Thursday, 1 March 2012

Good Book: Zen at War (Second Edition)

Once upon a time a mighty nation considered itself the holiest, most righteous in history. The ruling class especially leaned heavily on religious rhetoric, invoking the name of a great prophet to defend its every worldly whim.

Then the nation began committing colossal atrocities against other peoples, and viciously repressing its own. And how did all of those pious believers react?

(Spoiler alert: not well.)

In Zen at War, Brian Daizen Victoria scrapes the stickers off many a smug Zen bumper. Taking Japanese Buddhism by the root he shakes it hard, and a lot of bitter fruit falls out. In the political history of our religion, once considered a seditious foreign cult in Japan, he finds pivotal concessions early teachers made to buy safety and comfort. Spooling forward, we watch these dubious innovations draw in all denominations, until the distinction between the Buddha Dharma and Japan's organic (and congenitally nationalistic) Shinto becomes academic at best.

Arriving at the fascist period and world war, we find virtually no Japanese Buddhists, Zen or otherwise, living the Buddha's teaching. Exceptions are either obscure or excommunicated. Meanwhile, Buddhist teachers kink like contortionists to make patriotism, emperor worship, and wholesale killing intrinsic to the Dharma.

Parallels with America scream in the reader's face. Reading Zen at War, I realised that the American mishmash of messianic nationalism and Christianity is nothing less than State Shinto. Where nation and culture are declared 'scripture made flesh', authentic religion is impossible. And just as a society that muddles God and Mammon castrates Christianity, so one that equates selflessness with service mutilates Buddhism.

The first edition of Zen at War concluded with an illuminating review of the ways that Zen is used to gain obedience in postwar corporate Japan, but the most powerful chapter is only available in the second. In "Was It Buddhism?", the author brings Buddhism forward from India, where it had already become a policy tool for the powerful, through China, where it acquired the relativism of Taoism and the paternal piety of Confucianism. (Deviations any honest Zenner must admit are now fundamental to Zen, pagan origin notwithstanding.) These he compares to the Buddha's actual teachings. For example, investigating sangha, a concept much cited in defence of priestly authority, Daizen notes:
The [Buddhic] Sangha was based on noncoercive, nonauthoritarian principles by which leadership was acquired through superior moral character and spiritual insight, and monastic affairs were managed by a general meeting of the monks (or nuns) […] All decisions required the unanimous consent of those assembled. When differences could not be settled, a committee of elders was charged with finding satisfactory solutions.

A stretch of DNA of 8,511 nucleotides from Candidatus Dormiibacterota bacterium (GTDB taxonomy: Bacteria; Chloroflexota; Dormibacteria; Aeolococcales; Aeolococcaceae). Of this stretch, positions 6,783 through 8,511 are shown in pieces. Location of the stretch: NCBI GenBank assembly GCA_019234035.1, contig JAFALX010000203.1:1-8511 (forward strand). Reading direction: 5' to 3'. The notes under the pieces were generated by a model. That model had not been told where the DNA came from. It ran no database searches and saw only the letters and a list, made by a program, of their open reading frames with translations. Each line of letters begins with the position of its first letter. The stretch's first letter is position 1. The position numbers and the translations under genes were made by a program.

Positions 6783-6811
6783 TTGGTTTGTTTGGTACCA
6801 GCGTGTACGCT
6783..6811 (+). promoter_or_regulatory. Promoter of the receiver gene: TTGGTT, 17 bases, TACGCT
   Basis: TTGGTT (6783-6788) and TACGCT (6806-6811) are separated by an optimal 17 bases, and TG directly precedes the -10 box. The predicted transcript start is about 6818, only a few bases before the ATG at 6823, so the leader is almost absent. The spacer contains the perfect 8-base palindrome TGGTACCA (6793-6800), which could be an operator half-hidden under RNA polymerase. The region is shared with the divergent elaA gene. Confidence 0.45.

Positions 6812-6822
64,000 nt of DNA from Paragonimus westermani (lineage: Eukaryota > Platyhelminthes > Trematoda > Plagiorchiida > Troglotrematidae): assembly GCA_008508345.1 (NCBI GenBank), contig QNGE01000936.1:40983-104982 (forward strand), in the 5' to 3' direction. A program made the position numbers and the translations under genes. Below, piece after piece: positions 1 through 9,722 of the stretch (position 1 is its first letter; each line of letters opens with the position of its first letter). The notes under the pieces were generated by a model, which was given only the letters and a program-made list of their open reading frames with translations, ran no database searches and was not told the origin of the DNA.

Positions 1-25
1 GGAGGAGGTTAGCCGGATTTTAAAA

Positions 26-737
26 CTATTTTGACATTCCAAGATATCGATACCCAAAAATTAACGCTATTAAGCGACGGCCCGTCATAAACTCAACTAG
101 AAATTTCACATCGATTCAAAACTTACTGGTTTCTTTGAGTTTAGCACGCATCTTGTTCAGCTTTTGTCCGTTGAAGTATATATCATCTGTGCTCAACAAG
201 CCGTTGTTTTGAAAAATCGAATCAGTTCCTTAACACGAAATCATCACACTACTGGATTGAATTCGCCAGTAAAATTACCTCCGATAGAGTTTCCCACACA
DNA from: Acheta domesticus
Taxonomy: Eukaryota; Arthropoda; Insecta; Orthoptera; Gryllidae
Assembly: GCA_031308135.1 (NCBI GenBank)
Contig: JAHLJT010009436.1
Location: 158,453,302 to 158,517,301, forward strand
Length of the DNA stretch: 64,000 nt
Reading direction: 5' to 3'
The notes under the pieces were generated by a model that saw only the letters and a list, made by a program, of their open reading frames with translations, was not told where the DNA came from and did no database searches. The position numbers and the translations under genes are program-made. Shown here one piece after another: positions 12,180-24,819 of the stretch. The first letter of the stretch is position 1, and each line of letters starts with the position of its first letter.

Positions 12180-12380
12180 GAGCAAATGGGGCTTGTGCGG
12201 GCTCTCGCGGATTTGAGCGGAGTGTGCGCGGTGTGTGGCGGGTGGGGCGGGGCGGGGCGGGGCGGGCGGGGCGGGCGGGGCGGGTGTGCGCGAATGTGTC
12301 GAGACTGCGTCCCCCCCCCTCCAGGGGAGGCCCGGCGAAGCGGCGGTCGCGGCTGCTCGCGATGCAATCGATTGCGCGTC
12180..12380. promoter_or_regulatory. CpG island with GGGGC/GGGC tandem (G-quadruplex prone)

Daizen is a Sōtō priest trained at Eiheiji. He holds a master's degree in Buddhist Studies from Komazawa (Buddhist) University in Tokyo, and a doctorate in same from Temple. His andragogical résumé is extensive and tedious. In short, this is not the man to mess with.

But the work does suffer from a lack of editing (or maybe intrusive editing), and a tendency to beat certain points to death. Prominent Western Zenners, including Gary Snyder and Brad Warner, have challenged Daizen's indictment of some iconic figures, charging lazy scholarship and wilful misreading. I'm not qualified to have a side, but in the end, the fact remains that no ordained Zen teacher in Japan actively opposed the war until it was lost.

Aside from that, the book's greatest flaw is its title. Zen at War is actually about all Japanese Buddhist denominations; it takes Daizen half the book just to get around to Zen. All of it is relevant and readable, but I found the Zen monk in me saying, "C'mon, Brian, get to the Zen already!"

But such objections pale before the historical significance of this groundbreaking work. The Japanese edition has already inspired unheard-of public acts of contrition in several influential Zen lineages; this, in a culture even less inclined to apology than Western ones. Zen at War has changed the way Japanese Zenners see themselves. Whether it will change their behaviour as well, only time will tell.

Meanwhile, Western Zenners remain arrogant as ever. Perhaps if more of us read Victoria, we too will be inspired to confront some of the dubious assumptions we've imported whole-cloth from Asia, and so attain greater understanding of the Dharma.
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